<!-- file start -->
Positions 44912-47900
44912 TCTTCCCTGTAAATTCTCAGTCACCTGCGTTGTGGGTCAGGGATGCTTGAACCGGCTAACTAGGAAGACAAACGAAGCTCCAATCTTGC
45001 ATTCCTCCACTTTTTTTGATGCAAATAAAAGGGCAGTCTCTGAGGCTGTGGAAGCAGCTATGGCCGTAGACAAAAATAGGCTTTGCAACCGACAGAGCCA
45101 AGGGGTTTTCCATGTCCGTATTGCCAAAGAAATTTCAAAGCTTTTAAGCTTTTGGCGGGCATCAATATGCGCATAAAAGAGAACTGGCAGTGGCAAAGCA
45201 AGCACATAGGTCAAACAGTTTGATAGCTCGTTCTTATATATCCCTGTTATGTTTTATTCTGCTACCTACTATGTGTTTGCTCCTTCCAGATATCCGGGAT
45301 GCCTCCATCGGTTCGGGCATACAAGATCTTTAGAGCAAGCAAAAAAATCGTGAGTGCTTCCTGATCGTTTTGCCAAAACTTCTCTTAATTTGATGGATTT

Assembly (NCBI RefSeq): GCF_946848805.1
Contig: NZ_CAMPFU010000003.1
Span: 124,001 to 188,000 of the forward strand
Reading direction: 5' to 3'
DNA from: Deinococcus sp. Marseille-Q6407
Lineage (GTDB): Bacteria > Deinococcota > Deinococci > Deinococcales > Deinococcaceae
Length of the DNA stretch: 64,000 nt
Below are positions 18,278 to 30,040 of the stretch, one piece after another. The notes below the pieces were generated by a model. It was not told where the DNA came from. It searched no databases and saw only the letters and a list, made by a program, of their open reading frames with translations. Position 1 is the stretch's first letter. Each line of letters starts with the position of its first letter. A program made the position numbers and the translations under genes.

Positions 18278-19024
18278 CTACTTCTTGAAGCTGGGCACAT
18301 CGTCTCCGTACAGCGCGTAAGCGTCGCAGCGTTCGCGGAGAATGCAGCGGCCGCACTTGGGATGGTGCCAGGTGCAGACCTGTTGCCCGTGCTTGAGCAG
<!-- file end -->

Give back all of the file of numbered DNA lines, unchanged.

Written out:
Positions 44912-47900
44912 TCTTCCCTGTAAATTCTCAGTCACCTGCGTTGTGGGTCAGGGATGCTTGAACCGGCTAACTAGGAAGACAAACGAAGCTCCAATCTTGC
45001 ATTCCTCCACTTTTTTTGATGCAAATAAAAGGGCAGTCTCTGAGGCTGTGGAAGCAGCTATGGCCGTAGACAAAAATAGGCTTTGCAACCGACAGAGCCA
45101 AGGGGTTTTCCATGTCCGTATTGCCAAAGAAATTTCAAAGCTTTTAAGCTTTTGGCGGGCATCAATATGCGCATAAAAGAGAACTGGCAGTGGCAAAGCA
45201 AGCACATAGGTCAAACAGTTTGATAGCTCGTTCTTATATATCCCTGTTATGTTTTATTCTGCTACCTACTATGTGTTTGCTCCTTCCAGATATCCGGGAT
45301 GCCTCCATCGGTTCGGGCATACAAGATCTTTAGAGCAAGCAAAAAAATCGTGAGTGCTTCCTGATCGTTTTGCCAAAACTTCTCTTAATTTGATGGATTT

Assembly (NCBI RefSeq): GCF_946848805.1
Contig: NZ_CAMPFU010000003.1
Span: 124,001 to 188,000 of the forward strand
Reading direction: 5' to 3'
DNA from: Deinococcus sp. Marseille-Q6407
Lineage (GTDB): Bacteria > Deinococcota > Deinococci > Deinococcales > Deinococcaceae
Length of the DNA stretch: 64,000 nt
Below are positions 18,278 to 30,040 of the stretch, one piece after another. The notes below the pieces were generated by a model. It was not told where the DNA came from. It searched no databases and saw only the letters and a list, made by a program, of their open reading frames with translations. Position 1 is the stretch's first letter. Each line of letters starts with the position of its first letter. A program made the position numbers and the translations under genes.

Positions 18278-19024
18278 CTACTTCTTGAAGCTGGGCACAT
18301 CGTCTCCGTACAGCGCGTAAGCGTCGCAGCGTTCGCGGAGAATGCAGCGGCCGCACTTGGGATGGTGCCAGGTGCAGACCTGTTGCCCGTGCTTGAGCAG